Characteristics all guidelines should have

The research, which analyzed more than 40 quality standards models or guidelines from organizations (i.e. The Council for Higher Education Accreditation, EADTU, The African Council for Distance Education Quality Assurance and Accreditation Agency, etc.) found that though the guidelines differed in terms of specificity and benchmarking procedures, there were critical foundation characteristics that were included in all quality guidelines:

Multifaceted: Systems use multiple measures for quality, and will often consider strategy, policy, infrastructure, processes, outputs and more to come to a well-rounded view of holistic quality.

Dynamic: Flexibility is built in to systems to accommodate for rapid-changed in technology, as well as social norms. For this reason, they rarely refer to specific technological measures, and rather concentrate on the services provided to users through that technology.

Mainstreamed: While all the quality tools surveyed aim at high-level quality improvement, this is intended to trickle down throughout the institution and be used as a tool for reflective practice by individual members of staff in their daily work.

Representative: Quality systems seek to balance the perspectives and demands of various interested stakeholders, including students, staff, enterprise, government and community.

Multifunctional: Most systems serve a “triple function of instilling a quality culture within an institution, providing a roadmap for future improvement, as well as serving as a label of quality for outside perspective.”

11 recommendations

To further quality measures for online and open education, the report’s authors detail 11 recommendations for consideration and adoption by national and international online and open organizations (more thorough detail of each recommendation can be found in the full report):

  1. Mainstream e-learning quality into traditional institutional quality assurance: requires disaggregation of the common components of e-learning quality systems and integrating each of these into the appropriate part of the quality assurance process. These are: e-learning as tech-enhanced learning, as a mode of provision, and as a driver for innovation.
  2. Support the contextualization of quality systems: According to the authors, “Many of the quality systems we studied make socio-economic-cultural assumptions that are not equally true in all contexts.” For example, the assumption that students have access to high-bandwidth internet; the existence of a multi-stakeholder, participatory governance environment; that students have personal computers; and academia universally speaks English or a national language.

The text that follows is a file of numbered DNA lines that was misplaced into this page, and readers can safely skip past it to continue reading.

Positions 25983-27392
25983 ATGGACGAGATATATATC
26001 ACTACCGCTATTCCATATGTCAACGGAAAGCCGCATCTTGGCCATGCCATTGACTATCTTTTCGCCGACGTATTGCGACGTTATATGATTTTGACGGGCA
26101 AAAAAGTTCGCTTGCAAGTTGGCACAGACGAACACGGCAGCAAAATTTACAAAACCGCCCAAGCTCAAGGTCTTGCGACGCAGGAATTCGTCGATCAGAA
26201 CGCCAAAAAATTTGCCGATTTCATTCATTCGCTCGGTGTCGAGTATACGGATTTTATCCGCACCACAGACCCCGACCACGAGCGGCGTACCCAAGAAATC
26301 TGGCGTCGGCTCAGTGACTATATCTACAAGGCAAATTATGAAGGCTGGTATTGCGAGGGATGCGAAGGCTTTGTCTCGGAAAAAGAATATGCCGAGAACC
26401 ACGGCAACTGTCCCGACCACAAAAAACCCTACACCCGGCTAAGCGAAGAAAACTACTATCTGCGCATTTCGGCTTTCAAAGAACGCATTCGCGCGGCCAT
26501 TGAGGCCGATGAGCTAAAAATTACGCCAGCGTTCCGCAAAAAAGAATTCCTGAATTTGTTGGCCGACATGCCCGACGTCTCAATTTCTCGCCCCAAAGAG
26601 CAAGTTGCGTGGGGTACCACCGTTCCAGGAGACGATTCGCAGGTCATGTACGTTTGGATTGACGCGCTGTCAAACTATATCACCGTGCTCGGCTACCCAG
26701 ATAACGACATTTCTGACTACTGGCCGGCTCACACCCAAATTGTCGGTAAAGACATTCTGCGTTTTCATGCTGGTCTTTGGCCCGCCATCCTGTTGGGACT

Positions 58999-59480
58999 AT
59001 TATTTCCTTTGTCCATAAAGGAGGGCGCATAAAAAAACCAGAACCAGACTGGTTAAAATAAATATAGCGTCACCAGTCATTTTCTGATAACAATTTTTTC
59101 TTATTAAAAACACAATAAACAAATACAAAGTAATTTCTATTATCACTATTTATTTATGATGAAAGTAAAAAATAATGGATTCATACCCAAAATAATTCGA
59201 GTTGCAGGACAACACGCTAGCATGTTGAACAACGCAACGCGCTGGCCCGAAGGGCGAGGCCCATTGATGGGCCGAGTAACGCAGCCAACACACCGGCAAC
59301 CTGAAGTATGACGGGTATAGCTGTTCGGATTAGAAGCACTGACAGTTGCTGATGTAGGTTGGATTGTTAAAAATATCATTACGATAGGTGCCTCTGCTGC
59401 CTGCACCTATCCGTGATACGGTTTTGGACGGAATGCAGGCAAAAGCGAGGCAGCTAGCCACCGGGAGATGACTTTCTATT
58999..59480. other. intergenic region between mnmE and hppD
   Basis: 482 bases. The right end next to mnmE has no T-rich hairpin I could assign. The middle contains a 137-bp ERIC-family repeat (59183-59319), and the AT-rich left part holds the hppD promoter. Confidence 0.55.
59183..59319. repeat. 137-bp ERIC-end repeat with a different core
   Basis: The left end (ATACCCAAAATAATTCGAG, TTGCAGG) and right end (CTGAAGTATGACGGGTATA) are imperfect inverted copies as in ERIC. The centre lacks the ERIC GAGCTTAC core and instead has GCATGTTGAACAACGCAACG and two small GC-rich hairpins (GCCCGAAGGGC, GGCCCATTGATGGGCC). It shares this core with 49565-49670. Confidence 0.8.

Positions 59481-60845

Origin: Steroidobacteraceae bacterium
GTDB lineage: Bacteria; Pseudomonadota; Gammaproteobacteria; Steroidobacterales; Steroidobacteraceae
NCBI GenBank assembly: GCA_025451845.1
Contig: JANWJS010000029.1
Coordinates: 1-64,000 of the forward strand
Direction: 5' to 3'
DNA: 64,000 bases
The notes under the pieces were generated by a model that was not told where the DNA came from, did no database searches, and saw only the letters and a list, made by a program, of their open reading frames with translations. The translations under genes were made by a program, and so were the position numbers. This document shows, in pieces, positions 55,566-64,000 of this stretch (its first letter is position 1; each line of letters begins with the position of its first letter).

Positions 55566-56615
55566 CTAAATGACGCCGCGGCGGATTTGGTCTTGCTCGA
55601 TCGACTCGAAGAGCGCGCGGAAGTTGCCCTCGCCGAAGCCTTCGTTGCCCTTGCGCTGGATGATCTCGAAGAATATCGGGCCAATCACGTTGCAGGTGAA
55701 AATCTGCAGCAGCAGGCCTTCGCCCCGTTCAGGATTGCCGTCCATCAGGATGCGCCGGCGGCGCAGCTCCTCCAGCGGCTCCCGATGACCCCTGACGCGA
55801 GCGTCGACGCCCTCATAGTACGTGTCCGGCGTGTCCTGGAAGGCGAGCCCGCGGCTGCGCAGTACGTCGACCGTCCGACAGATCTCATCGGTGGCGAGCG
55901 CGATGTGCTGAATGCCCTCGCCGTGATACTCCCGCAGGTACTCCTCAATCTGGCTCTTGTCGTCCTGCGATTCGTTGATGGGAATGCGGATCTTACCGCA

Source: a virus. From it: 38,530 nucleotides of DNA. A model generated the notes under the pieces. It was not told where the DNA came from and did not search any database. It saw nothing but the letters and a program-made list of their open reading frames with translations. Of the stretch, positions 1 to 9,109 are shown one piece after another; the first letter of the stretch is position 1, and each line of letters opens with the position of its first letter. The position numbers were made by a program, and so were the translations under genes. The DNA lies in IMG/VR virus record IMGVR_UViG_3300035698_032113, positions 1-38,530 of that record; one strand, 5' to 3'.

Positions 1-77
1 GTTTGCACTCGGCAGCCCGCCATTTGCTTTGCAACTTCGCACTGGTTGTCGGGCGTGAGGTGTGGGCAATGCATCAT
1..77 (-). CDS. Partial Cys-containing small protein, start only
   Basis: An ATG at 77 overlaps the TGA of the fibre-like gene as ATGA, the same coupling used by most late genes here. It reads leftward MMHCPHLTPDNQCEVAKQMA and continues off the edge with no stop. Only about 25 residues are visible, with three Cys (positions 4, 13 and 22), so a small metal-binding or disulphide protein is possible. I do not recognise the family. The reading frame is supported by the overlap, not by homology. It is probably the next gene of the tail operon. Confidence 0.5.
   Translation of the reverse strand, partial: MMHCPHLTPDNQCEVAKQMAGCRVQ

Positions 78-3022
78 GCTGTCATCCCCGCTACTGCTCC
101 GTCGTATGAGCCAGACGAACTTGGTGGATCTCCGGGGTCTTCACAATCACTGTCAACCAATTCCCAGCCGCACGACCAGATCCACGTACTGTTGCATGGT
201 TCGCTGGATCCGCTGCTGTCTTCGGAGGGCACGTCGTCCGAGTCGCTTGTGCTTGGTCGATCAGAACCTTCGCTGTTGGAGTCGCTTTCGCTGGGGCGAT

3. Support professional development, in particular through documentation of best practice and exchange of information: All reviewers of quality measures must be able to understand terminology within the measures. Also, better documentation and reference materials could be achieved by stakeholders through the creation of an e-learning quality resource hub, a best practice database, and a compilation and registration of professional development programs and training materials.
  4. Communicate and promote general principles (the general guideline characteristics listed above): This promotion can occur through training reviewers on the principles, promoting the principles to distance education institutions, and working with stakeholders toward international adoption.
  5. Assist institutions in designing a personalized quality management system: Several of the quality systems reviewed provide eligibility checks (e.g. UNIQUe), quick checks with self-evaluation (e.g. E-xcellence) or other similar tools to allow institutions to determine their eligibility to use the tool in question. “However, quality-service managers from several of the schemes still mention that queries from institutions that are not appropriate or not ready for the schemes remains a recurring problem,” notes the report.

(Next page: Recommendations 6-11)


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